The house relies on an Aga range for the hot water, and a gas boiler for the radiators which Jill and Justin upgraded by installing a larger range to get more heat from it. They also added Nest heating controls which Jill says has considerably reduced their energy bills.
“Because the house is so draughty the heating controls make a huge difference because now the heat automatically comes on, and switches off, when we actually need it to via our smartphones.”
“Live in the house for a good while before you rush out to fill it and decorate it. It’s important to get the right thing and that can take money.”Jill O’Neill
Jill’s main piece of advice for renovating a period property is to take your time. “Live in the house for a good while before you rush out to fill it and decorate it. It’s important to get the right thing and that can take money. Not everything that will suit can be bought off the shelf either. We were extremely lucky to have our shop as a ready source of furniture.”
“It’s about putting your stamp on it without making it too incongruous; you can go modern in a period home but make sure to bring traditional elements back in, such as dark wood.”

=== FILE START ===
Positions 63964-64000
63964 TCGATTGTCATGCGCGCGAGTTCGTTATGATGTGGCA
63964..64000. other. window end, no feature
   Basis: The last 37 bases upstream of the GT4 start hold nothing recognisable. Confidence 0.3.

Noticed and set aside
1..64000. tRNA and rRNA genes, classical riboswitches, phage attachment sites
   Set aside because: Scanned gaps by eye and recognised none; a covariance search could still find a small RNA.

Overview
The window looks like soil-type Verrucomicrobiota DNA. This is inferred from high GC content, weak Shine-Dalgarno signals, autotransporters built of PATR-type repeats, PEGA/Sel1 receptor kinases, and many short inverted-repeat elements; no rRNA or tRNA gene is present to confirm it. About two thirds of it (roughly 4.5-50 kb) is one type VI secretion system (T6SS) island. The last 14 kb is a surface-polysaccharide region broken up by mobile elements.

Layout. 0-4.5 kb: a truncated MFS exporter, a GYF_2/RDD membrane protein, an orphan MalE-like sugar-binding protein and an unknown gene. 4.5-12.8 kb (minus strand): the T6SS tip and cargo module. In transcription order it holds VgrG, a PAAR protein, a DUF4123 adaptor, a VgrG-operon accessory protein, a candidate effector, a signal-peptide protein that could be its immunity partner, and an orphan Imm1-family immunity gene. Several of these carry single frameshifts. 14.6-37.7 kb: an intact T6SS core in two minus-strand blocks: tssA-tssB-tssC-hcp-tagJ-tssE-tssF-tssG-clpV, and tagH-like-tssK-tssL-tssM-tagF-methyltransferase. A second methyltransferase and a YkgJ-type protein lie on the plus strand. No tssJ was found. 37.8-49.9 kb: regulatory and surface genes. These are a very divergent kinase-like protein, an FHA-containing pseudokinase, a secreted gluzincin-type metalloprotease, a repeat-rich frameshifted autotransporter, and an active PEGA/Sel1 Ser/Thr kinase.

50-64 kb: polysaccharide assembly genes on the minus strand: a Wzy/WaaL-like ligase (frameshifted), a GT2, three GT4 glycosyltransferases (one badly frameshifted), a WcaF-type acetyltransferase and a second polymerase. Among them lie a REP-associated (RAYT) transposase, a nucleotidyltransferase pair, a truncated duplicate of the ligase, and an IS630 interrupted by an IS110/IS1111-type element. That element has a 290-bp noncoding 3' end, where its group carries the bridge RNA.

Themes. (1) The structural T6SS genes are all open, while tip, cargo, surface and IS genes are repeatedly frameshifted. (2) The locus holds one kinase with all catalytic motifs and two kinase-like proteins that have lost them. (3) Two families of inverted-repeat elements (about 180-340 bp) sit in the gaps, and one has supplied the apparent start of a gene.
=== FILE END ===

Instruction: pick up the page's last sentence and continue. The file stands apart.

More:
“Remember too that seemingly simple things like window dressings are expensive, from shutters to curtains, so think long and hard about what you want or if you want any at all. They add warmth but sometimes the room’s furnishings can dress the windows.”
“We went a bit more traditional than we could have in the dining room for the curtains; we were in a hurry to dress the room and I wonder if we couldn’t have taken our time a bit more with them. All I can say is you need deep pockets for an older house!”
“And don’t start all over again; use your old stuff, show the history of your past lives, houses, cities. You don’t have to use it all but don’t hesitate to showcase that part of you.”
“Finally, as with any project, getting the right people on board is crucial. We found this to be the case with all the work we had to get done on the parquet flooring, staircase and banisters.”
“Same with the range, not every plumber will know how they work. To choose our tradesmen we went with word of mouth and visited houses they’d worked in.”
In case you’re wondering, this treasure trove of a home does come with some level of upkeep. “It’s true there are no straight lines and with old window panes dust gets in the corners. All that period charm comes at the price of dusting and hoovering!” says Jill. But it’s well worth it.